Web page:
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As federal regulations tighten on medical marijuana growers and dispensary owners, some may find their best bet for business is to bring the product back to the streets, a reality highlighted in a new report by the Los Angeles Times.
"Ricky," a veteran of the pot business, is the subject of the Times article. He claims that federal and local regulations, along with felony drug possession and cultivation charges, have forced him back to the streets where he began dealing drugs as a teenager in the 1970s.
He finds certain benefits to operating outside of the often ambiguous legal framework for the medical marijuana industry. Saying he deals only to those with medical clearance, Ricky cites no taxes, no permits and no paperwork as the best way to avoid a potentially troublesome paper trail.
New laws and enforcement raids have been especially tough on medical marijuana businesses, while avoiding cracking down on individuals who grow the plant in the privacy of their homes for personal use. Washington saw the DEA close 23 dispensaries in late August.
Across the pond, crackdowns on legal pot in the Netherlands, and particularly in Amsterdam, have led to similar results. The illegal market for drugs is gaining popularity there, as foreigners and even Dutch residents avoid registering to use the drug legally at marijuana shops.
Stateside, medical marijuana dispensary closures not only affect business owners, but also patients who use the shops as a safe means to obtain their medicine, creating a vacuum that can easily be filled by those who already have the skill set to run a street-level marijuana operation. For Ricky and other street dealers, the only difference from 30 years ago is a broader clientele and a better product.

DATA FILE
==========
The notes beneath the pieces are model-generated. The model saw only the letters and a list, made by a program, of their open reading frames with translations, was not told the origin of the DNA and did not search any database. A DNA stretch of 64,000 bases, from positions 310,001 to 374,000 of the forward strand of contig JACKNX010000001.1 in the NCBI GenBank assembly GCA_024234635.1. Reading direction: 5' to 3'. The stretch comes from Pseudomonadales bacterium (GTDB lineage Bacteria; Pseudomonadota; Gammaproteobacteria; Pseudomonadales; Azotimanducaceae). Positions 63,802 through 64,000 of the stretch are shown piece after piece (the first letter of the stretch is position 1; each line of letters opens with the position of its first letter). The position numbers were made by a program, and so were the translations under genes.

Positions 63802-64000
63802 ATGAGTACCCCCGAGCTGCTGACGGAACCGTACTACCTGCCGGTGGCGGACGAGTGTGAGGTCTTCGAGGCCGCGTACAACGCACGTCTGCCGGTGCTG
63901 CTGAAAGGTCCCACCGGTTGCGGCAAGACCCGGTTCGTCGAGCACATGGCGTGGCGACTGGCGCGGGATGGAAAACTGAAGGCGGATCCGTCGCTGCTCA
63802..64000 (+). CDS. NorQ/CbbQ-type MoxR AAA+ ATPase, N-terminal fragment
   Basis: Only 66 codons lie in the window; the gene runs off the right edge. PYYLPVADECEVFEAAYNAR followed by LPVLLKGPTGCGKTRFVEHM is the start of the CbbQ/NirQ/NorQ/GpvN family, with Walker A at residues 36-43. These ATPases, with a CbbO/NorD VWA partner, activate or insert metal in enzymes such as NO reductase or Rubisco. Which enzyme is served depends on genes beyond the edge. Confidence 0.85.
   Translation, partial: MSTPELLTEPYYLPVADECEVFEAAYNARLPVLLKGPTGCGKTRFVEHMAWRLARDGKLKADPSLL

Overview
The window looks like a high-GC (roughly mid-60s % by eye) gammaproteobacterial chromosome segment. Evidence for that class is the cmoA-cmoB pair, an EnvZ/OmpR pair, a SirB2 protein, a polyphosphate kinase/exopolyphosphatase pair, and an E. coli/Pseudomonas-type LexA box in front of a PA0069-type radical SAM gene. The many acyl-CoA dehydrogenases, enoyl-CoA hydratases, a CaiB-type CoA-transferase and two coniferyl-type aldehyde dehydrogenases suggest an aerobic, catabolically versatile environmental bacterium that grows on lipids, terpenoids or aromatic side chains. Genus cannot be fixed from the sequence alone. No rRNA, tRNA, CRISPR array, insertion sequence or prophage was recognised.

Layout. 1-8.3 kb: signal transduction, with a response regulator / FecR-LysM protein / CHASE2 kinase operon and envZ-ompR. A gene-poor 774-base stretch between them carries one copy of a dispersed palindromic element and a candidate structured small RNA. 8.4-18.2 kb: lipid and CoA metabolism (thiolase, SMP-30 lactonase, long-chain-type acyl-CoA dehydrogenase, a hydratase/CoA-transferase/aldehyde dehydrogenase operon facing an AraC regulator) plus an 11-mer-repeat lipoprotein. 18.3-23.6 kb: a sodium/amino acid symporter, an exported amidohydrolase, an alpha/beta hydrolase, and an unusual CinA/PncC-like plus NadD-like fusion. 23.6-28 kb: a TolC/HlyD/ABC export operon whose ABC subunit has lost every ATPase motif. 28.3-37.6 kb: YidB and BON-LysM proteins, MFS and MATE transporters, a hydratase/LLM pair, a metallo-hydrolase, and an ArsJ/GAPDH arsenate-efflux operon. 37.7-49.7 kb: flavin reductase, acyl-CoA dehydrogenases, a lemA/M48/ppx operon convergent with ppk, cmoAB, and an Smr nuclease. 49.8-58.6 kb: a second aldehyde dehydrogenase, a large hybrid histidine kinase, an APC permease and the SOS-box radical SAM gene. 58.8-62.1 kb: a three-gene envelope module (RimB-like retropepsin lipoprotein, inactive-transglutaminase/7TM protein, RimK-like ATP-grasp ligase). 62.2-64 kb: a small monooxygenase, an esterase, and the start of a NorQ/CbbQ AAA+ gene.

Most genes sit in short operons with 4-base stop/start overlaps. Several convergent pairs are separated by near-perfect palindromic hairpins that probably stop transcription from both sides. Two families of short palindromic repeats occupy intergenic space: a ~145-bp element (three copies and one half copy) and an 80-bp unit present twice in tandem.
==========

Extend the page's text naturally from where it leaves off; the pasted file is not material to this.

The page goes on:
"A huge demand has been created," Ricky tells the Times. "It's back to the underground. Anyone who is smart is just going to take it back to the streets."
Prosecutors in California have denied that medical marijuana dispensary closures have forced legitimate patients to illegal sellers.
President Obama's and the federal government's war on weed has proven to be of particular concern in California, where sales of the drug generate upwards of $100 million in tax revenue annually.
In July, the L.A. City Council voted unanimously to ban all dispensaries, a sweeping move that would shutter 700 shops in the area. The ban has been temporarily suspended thanks to a referendum.
Other California cities are also feeling the sting. Notable Oakland shops with clean records like Oaksterdam and Harborside -- the biggest dispensary in America -- are as vulnerable to closure as the hundreds of other pot shops that have shut their doors in the past year.